Though the fact that they were incompetent and referred to as a UNC kind of makes sense…

  10. #30
    Quote Originally Posted by CrazyNotCrazie View Post
    I would like to know this person’s name, credentials and what hospital they work at. If 99% of the average shmo’s (such as myself) could see what was happening, an allegedly well-trained professional should have seen it.

    Though the fact that they were incompetent and referred to as a UNC kind of makes sense…
    I'm definetly on board with firing any UNC whenever possible.

  11. #31
    Join Date
    Feb 2007
    Location
    Chesapeake, VA.
    I seem to remember a study somewhere that showed that the impact from heading a soccer ball was actually generally greater than that experienced by football players with helmet to helmet contact.
    I don't remember where I saw it, but I think if we are going to have the conversation about football, we shouldn't omit other sports that can also cause significant head injury. I know that at least some youth soccer leagues have outlawed heading the ball. That's a step in the right direction.

  12. #32
    Join Date
    Feb 2007
    Location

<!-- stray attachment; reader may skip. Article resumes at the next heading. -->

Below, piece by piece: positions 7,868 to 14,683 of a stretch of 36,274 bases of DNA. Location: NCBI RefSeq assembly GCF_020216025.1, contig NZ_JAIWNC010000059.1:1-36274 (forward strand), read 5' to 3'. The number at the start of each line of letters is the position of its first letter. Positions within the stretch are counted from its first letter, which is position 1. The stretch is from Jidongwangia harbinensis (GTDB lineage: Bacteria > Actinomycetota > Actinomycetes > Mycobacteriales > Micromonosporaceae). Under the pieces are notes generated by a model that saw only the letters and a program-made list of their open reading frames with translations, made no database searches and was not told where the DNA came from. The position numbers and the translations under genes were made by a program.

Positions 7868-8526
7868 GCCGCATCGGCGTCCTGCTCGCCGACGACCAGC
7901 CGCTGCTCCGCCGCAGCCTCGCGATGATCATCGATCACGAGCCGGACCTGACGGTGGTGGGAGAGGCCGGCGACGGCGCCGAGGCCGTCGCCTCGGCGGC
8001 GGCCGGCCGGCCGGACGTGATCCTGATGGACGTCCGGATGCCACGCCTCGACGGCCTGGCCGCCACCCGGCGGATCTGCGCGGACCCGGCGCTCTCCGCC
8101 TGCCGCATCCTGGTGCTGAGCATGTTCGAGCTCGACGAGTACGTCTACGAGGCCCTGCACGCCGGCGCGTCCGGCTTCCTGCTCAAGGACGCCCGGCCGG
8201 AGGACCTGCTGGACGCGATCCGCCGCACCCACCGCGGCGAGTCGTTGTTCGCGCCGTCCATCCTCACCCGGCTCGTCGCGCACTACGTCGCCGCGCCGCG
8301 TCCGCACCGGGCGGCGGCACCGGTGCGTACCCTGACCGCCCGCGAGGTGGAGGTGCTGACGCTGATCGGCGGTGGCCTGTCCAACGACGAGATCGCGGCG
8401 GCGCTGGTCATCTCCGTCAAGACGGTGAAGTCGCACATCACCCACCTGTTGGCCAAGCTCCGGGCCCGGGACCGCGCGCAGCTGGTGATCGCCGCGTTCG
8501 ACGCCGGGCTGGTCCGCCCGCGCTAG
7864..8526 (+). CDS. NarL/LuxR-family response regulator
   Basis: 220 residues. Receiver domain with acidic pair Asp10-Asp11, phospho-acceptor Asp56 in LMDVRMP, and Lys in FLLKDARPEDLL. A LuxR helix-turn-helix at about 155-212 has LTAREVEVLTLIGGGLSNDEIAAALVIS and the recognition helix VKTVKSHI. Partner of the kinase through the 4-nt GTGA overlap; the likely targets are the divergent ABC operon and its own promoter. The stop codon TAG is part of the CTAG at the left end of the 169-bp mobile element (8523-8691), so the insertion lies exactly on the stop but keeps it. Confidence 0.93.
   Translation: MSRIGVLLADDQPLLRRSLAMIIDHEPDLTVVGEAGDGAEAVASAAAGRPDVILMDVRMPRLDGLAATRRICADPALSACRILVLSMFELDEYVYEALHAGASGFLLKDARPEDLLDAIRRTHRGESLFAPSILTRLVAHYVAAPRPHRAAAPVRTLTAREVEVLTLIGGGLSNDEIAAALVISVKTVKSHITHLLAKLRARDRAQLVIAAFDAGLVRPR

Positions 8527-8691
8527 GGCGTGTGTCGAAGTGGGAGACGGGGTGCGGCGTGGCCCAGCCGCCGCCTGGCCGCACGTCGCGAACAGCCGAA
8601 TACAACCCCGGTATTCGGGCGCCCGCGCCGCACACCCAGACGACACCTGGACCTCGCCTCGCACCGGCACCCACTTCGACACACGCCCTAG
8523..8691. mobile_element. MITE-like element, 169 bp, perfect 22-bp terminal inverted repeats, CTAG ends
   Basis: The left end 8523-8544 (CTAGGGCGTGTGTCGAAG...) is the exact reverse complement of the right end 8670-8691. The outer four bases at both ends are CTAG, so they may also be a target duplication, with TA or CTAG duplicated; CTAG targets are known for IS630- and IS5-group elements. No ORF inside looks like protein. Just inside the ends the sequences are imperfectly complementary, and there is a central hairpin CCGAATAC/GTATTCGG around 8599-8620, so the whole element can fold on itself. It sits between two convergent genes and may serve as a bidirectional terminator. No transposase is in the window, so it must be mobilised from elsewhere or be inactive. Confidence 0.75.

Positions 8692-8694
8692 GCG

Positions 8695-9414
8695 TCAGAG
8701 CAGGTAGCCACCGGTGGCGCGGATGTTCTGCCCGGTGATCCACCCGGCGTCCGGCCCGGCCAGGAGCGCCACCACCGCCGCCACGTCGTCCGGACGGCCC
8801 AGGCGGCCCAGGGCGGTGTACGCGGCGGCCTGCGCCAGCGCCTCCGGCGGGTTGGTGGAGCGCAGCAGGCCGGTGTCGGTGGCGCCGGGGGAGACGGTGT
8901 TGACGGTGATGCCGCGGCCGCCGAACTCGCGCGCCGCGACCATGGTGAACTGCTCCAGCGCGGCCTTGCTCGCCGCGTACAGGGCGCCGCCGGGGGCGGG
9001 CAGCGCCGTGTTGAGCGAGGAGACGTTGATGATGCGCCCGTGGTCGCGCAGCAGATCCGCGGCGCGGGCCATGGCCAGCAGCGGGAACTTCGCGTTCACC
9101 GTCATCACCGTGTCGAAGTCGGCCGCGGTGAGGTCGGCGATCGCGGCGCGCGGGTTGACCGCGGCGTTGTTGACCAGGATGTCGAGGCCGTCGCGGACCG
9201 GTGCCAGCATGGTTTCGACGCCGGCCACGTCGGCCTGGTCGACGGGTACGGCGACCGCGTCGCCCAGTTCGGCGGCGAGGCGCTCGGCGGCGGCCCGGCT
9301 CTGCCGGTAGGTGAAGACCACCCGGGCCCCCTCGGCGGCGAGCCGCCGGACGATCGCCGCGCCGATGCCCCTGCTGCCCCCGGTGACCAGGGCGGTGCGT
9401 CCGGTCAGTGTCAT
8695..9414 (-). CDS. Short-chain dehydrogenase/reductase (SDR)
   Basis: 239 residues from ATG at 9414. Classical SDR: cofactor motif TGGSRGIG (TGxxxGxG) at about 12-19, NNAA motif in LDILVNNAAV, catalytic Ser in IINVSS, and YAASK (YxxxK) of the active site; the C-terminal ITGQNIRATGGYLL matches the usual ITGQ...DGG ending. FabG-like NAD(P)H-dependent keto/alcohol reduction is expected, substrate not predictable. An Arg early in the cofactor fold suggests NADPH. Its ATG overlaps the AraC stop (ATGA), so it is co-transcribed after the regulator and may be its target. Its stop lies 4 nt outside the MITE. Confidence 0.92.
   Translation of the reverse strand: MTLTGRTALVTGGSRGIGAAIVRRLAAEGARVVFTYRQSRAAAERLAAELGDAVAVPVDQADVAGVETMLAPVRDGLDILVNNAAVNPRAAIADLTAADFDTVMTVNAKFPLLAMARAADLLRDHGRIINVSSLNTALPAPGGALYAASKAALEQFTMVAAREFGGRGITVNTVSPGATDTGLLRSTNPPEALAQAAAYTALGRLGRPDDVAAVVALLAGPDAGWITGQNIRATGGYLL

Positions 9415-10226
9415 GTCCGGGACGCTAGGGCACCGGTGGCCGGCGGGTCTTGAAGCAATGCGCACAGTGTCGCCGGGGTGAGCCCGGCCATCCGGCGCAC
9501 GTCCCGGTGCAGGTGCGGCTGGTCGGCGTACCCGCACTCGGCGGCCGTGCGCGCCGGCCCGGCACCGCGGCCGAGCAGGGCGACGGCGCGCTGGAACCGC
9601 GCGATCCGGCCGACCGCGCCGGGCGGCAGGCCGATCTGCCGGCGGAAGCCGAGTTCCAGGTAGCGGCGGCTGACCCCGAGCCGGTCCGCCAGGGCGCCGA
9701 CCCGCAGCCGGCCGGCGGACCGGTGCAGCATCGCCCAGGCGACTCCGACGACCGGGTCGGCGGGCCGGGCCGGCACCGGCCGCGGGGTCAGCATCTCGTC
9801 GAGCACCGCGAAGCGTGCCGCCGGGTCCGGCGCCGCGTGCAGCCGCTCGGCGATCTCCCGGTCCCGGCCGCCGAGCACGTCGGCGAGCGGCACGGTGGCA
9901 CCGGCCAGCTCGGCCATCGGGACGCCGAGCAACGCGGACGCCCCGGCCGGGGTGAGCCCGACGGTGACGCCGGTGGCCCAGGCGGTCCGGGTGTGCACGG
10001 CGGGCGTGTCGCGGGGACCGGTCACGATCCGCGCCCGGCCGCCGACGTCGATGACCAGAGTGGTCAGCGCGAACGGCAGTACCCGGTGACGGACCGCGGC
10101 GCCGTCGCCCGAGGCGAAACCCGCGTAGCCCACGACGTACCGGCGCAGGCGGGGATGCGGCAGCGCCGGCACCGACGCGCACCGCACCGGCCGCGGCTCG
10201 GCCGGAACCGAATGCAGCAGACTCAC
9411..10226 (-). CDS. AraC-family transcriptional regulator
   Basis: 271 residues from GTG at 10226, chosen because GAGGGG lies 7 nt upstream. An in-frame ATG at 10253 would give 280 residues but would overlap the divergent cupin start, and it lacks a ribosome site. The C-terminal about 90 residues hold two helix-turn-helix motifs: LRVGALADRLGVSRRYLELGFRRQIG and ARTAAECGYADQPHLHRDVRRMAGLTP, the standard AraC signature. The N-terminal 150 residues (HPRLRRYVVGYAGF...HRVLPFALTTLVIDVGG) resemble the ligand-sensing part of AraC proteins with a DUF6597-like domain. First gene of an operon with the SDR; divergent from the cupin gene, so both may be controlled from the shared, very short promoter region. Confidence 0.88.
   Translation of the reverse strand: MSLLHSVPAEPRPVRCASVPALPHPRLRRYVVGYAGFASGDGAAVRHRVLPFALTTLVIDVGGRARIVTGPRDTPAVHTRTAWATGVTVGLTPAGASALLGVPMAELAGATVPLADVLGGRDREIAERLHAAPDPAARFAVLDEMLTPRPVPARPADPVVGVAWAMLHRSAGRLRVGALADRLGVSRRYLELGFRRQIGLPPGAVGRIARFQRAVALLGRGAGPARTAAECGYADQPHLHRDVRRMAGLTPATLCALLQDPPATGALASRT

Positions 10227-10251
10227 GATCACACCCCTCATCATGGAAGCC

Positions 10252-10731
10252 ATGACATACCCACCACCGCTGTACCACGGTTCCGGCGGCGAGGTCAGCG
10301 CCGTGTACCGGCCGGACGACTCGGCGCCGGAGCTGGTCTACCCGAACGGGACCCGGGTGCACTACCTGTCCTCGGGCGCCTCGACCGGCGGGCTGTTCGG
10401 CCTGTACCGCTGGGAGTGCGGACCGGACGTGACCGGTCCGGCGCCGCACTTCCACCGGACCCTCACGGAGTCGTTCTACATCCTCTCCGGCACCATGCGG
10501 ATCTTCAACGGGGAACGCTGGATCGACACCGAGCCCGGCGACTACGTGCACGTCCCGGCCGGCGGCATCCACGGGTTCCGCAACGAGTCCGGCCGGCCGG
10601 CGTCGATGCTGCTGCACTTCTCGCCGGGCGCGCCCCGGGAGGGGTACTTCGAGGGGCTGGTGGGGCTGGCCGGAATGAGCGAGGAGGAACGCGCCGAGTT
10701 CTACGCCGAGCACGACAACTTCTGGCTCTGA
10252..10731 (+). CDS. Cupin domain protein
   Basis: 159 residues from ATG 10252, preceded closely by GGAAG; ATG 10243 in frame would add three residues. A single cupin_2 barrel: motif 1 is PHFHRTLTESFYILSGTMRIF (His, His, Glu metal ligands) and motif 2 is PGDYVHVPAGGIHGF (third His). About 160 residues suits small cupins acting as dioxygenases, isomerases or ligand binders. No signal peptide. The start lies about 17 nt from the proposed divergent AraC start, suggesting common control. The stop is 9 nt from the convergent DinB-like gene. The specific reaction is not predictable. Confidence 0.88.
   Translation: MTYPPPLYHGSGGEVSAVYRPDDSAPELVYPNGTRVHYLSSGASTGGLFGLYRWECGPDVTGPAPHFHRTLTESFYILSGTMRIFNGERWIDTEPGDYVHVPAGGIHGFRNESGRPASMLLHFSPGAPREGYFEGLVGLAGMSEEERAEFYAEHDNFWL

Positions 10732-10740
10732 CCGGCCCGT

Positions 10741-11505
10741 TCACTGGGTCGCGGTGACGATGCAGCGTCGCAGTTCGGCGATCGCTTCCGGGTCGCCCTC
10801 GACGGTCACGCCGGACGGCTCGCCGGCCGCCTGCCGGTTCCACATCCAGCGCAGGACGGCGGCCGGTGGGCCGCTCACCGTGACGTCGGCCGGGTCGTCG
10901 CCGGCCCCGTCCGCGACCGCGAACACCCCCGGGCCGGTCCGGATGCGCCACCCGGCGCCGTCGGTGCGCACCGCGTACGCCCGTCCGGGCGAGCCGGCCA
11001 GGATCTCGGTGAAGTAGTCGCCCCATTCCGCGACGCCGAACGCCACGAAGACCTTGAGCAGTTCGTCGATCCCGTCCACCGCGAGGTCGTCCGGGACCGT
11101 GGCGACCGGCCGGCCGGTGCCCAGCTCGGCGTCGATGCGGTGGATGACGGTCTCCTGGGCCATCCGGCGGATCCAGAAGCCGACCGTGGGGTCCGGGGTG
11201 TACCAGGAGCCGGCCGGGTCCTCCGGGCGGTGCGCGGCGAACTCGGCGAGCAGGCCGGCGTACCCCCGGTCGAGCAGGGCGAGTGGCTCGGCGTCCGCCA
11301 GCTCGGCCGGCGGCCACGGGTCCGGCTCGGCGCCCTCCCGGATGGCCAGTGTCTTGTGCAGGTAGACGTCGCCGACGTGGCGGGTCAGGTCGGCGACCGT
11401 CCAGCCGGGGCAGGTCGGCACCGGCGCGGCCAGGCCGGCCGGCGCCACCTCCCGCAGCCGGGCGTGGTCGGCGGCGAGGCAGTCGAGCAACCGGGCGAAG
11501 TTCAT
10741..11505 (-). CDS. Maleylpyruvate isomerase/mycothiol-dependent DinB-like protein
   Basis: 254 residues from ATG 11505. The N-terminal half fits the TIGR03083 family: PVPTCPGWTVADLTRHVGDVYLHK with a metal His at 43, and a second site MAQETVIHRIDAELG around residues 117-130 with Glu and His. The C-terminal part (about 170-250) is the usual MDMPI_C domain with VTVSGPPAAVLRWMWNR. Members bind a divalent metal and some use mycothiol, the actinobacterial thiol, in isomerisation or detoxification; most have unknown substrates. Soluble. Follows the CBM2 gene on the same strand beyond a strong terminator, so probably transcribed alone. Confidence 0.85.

Washington, DC area
    Quote Originally Posted by rsvman View Post
    I seem to remember a study somewhere that showed that the impact from heading a soccer ball was actually generally greater than that experienced by football players with helmet to helmet contact.
    I don't remember where I saw it, but I think if we are going to have the conversation about football, we shouldn't omit other sports that can also cause significant head injury. I know that at least some youth soccer leagues have outlawed heading the ball. That's a step in the right direction.
    Football isn't the only sport with concussions, certainly. But it stands alone for frequency, the massive hits simply built into the game.

    -jk

  13. #33
    Quote Originally Posted by -jk View Post
    Football isn't the only sport with concussions, certainly. But it stands alone for frequency, the massive hits simply built into the game.

    -jk
    I don't watch much soccer, but I've definitely never seen a soccer player in the sort of compromised and terrifying body position Tua was in on Thursday.